Social science is distinguished from other disciplined curiosity by the tension between its analytical thrust and everyday understanding. Unlike, say, physicists, we report on and conceptualise shared lived reality; the public, political parties and politicians may find social science observations uncomfortable. But our mission is to probe the space between what ‘common sense’ perceives and what measurement and analysis say in pursuit of clarification, classification and explanation.

For example, the Rural Economy and Land Use Programme queried the common assumption that importing foodstuffs from across the globe was unsustainable: it found ‘food miles’ did not after all match perceived environmental impact.27 Ipsos MORI – the UK division of an international social-science-based company with a £650 million turnover – regularly allows us to confront the gaps between what people say, what they do and what they say they do.

Because of this, social science has a special obligation to disseminate, market and unpack its findings in the sight and hearing of its subjects. Social scientists do relatively better at outreach than colleagues from the natural sciences and humanities; a higher proportion of grant receivers in social sciences are undertaking research inspired by the users of research.28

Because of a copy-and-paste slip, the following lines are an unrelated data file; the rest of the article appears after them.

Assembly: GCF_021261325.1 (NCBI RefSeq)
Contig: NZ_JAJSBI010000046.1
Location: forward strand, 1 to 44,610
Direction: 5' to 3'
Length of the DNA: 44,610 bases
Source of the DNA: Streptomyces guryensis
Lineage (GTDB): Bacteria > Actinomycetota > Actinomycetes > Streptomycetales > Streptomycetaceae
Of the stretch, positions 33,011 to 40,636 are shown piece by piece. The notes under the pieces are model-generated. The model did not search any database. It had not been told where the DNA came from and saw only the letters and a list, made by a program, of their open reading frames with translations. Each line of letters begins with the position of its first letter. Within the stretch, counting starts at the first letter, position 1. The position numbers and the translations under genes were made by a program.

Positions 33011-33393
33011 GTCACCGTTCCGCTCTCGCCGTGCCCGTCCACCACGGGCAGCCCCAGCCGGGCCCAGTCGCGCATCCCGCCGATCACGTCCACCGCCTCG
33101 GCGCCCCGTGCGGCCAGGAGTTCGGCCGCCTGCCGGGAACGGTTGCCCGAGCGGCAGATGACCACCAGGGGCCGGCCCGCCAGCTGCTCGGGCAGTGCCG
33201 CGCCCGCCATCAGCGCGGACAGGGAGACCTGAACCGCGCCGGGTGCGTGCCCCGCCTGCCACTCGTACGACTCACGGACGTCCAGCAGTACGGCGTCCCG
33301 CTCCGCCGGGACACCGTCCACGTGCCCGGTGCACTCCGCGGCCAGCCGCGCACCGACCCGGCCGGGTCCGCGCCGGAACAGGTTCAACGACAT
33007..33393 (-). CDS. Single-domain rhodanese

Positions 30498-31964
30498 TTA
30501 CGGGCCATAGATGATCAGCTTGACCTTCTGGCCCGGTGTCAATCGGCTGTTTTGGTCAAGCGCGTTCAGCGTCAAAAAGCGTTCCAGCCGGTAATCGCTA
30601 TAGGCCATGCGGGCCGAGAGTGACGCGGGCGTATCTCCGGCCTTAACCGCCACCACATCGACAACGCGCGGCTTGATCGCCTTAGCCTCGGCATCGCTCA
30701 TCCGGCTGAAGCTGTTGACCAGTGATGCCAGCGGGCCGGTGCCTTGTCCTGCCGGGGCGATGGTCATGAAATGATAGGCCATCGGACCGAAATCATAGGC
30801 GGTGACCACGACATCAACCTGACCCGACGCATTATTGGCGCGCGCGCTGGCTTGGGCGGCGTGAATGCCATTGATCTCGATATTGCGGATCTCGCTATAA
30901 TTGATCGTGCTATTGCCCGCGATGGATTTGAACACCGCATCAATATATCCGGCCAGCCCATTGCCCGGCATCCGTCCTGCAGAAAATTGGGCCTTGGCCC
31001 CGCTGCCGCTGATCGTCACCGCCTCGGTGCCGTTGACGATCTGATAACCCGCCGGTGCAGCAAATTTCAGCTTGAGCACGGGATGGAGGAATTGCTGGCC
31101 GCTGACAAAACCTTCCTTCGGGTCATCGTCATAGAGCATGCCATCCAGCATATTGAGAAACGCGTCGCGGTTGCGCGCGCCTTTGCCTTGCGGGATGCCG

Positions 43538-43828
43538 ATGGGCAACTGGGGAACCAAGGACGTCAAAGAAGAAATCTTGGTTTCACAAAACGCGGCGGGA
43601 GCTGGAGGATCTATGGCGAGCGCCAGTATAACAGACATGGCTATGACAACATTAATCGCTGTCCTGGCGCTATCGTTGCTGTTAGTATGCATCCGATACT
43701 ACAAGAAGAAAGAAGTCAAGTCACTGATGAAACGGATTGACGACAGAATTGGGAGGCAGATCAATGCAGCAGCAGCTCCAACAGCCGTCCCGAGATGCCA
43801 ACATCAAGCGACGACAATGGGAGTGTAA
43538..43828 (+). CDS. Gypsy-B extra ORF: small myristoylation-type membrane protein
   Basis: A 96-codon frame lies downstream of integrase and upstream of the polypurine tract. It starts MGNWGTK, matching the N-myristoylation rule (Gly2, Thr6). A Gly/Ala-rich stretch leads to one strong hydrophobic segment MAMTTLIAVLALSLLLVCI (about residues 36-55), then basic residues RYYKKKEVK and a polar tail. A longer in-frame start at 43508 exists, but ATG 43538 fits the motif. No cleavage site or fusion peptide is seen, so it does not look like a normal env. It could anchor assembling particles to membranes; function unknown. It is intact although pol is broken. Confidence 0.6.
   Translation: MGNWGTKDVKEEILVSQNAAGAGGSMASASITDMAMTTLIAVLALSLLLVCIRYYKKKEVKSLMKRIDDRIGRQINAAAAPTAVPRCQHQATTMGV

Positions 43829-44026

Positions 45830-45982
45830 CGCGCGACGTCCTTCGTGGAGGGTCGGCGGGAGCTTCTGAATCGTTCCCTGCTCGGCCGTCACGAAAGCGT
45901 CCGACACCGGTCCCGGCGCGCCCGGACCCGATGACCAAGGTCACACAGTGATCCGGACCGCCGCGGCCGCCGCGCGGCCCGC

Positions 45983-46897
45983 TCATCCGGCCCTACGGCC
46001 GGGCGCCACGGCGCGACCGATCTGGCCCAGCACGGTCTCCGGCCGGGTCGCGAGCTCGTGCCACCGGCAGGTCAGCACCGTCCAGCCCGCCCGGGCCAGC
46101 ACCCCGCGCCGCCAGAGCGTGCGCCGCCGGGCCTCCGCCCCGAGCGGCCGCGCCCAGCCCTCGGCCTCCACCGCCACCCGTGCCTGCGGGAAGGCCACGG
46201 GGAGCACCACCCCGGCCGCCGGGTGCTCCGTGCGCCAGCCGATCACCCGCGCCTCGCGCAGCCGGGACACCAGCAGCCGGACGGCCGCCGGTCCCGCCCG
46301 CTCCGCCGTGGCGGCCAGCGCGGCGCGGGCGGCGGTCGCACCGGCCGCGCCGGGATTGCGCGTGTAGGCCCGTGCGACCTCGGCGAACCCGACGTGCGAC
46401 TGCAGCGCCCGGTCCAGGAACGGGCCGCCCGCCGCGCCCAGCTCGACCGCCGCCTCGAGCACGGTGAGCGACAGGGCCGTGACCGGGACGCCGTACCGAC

Social science supplies what Sir Paul Collier calls ‘handy narratives’ and readily digestible theories in miniature to help the public and policymakers come to terms with the world.29 Examples of these framing and interpretive devices include globalisation, social mobility and austerity, also ‘the Nordic model’, networks, systemic risk and diversity. These notions become prisms, or what Daniel Kahneman calls heuristics – procedures that help find adequate, though often imperfect, answers to difficult questions.30 Everyday terms – money, credit, the family, Britishness – need regularly to be decoded and recalibrated.